Fast Company (fastcoexist.com) reports on Econ4:
“We’re economists: we want to promote not only the supply of new economics teaching but also student demand for it.”
Read the story and accompanying interview here.
From the Valley Advocate of Northampton, Mass.:
Popular economics education? The phrase seems oxymoronic. What field is more institutionalized and less popularized than economics?
Yet here is Econ4, a new initiative floating around the outskirts of economic academia, aiming to “end intellectual monoculture in the economics profession.”
Why are they doing this? And just what do they hope to accomplish?
“In the wake of the financial crisis, there was a need and demand for a better understanding of economics, more rooted in reality,” James Boyce tells me as we talk in his office. “You can’t delegate this stuff to the high priests of academia, Wall Street, and the Treasury Department.”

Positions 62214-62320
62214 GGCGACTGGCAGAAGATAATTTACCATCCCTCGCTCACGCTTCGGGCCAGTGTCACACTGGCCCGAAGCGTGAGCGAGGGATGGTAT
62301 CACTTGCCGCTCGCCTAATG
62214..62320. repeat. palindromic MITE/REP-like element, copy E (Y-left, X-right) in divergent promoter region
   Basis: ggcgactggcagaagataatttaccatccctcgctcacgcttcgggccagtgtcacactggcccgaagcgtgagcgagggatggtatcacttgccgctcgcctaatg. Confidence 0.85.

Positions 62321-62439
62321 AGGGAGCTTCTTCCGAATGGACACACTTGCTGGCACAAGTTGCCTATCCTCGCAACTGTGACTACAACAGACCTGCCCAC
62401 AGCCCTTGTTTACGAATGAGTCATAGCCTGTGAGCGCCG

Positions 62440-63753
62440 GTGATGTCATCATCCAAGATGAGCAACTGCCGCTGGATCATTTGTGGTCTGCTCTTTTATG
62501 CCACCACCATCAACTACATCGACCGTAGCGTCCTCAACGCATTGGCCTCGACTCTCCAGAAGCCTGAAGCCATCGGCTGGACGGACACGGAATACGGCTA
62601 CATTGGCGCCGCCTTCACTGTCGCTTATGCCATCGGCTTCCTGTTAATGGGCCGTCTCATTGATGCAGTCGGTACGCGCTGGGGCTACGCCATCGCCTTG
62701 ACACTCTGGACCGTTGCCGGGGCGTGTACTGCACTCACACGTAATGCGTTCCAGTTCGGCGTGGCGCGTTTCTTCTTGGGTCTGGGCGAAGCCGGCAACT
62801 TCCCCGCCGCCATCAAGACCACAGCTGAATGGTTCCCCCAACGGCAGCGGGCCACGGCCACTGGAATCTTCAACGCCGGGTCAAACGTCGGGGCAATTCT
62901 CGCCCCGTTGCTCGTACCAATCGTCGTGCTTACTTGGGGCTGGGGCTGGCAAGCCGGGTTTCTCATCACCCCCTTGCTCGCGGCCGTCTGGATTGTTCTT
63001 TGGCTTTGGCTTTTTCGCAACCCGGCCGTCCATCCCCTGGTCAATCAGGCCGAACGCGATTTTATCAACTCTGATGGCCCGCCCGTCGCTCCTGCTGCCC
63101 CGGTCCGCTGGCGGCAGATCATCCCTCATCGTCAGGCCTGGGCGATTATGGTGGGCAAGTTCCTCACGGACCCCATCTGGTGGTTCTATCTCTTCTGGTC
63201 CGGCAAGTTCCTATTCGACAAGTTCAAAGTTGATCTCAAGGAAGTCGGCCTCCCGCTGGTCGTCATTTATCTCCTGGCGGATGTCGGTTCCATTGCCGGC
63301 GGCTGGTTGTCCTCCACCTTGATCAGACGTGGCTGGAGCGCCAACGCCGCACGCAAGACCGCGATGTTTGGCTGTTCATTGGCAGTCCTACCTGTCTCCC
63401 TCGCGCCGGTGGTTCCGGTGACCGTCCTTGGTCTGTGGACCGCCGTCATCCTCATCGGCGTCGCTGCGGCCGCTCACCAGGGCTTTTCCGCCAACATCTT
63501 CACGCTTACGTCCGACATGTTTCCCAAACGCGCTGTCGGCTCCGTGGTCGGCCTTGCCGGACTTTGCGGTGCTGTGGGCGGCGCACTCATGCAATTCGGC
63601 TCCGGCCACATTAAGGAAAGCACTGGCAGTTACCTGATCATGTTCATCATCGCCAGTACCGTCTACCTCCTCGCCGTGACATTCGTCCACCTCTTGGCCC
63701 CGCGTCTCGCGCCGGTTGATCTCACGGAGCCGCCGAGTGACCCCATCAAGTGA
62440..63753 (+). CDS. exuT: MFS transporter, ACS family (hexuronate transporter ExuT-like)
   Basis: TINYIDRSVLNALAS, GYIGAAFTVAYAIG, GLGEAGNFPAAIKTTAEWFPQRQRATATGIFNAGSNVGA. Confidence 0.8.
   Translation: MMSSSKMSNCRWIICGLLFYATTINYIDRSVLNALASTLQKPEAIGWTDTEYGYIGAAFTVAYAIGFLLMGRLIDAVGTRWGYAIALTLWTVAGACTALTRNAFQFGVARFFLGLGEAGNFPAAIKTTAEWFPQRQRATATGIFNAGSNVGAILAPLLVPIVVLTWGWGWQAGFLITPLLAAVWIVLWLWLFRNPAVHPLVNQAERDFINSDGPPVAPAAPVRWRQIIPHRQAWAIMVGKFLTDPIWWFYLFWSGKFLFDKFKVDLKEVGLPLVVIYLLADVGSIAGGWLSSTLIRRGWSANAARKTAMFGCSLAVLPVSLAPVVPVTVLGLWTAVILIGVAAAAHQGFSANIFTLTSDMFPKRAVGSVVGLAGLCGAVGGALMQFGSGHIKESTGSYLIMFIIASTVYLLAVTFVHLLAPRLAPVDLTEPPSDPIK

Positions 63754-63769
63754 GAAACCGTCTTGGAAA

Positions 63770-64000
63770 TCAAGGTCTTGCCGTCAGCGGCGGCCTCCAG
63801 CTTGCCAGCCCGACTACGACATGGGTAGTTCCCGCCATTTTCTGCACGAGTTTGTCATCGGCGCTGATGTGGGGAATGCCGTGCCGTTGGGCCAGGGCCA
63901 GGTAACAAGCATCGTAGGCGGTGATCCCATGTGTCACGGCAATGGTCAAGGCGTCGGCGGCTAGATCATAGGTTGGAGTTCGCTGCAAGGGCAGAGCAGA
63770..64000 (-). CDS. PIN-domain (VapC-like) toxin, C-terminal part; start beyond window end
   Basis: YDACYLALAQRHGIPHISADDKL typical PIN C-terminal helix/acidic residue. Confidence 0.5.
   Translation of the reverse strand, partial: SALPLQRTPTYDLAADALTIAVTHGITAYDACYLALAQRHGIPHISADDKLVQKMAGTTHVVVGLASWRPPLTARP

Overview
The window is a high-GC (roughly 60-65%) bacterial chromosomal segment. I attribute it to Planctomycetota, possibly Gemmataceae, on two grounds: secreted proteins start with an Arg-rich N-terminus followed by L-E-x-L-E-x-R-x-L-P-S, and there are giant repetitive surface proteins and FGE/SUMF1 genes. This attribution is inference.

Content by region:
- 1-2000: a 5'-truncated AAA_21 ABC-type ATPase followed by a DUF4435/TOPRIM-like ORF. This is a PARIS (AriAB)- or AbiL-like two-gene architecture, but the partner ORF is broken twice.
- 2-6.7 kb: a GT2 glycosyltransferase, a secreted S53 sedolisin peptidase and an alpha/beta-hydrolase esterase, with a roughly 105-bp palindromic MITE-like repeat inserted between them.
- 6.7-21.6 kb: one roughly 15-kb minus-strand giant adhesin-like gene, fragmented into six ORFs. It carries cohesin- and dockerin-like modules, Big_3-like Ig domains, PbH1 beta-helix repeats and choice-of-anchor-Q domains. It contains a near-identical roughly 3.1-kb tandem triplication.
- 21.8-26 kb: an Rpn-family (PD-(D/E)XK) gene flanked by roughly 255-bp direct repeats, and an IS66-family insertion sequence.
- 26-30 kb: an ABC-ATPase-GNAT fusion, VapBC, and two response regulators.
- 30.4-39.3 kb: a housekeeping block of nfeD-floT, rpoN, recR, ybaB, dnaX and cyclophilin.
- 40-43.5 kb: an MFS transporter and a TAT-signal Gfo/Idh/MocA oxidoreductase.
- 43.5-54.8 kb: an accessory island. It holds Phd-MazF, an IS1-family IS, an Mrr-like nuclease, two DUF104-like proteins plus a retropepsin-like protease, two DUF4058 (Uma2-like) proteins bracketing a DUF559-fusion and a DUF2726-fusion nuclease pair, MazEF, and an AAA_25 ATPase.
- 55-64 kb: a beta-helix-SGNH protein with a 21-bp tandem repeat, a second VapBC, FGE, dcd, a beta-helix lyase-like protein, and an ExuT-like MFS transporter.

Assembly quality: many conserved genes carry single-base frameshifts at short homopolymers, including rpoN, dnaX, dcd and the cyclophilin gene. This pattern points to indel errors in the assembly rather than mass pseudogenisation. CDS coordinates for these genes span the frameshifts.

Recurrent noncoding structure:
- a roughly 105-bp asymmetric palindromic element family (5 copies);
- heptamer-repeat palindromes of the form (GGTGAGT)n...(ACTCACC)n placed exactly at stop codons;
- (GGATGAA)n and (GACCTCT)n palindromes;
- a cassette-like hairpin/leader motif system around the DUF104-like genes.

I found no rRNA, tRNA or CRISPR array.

Read more here.
Recently critics have mounted a more fundamental line of attack on mainstream economists, taking aim at the ideology that has grown dominant over the past 30 years, which they say played a significant part in causing the Great Recession and not doing much to help solve it.
Read the entire piece here.
From James Boyce’s post on the TripleCrisis blog:
Our current economic crisis is not only a crisis of the economy. It is also a crisis of economics. The free-market fundamentalism of the closing decades of the 20th century today has been thoroughly discredited – or at least, should have been – by financial collapse, swelling inequality, global imbalances, mass unemployment, and environmental degradation.
Read the rest of the article here.
“When the choice is framed as Humans versus Nature, it turns out that most people will choose Humans. If environmentalism is to win the future, we must move beyond this false dichotomy.” Read it here.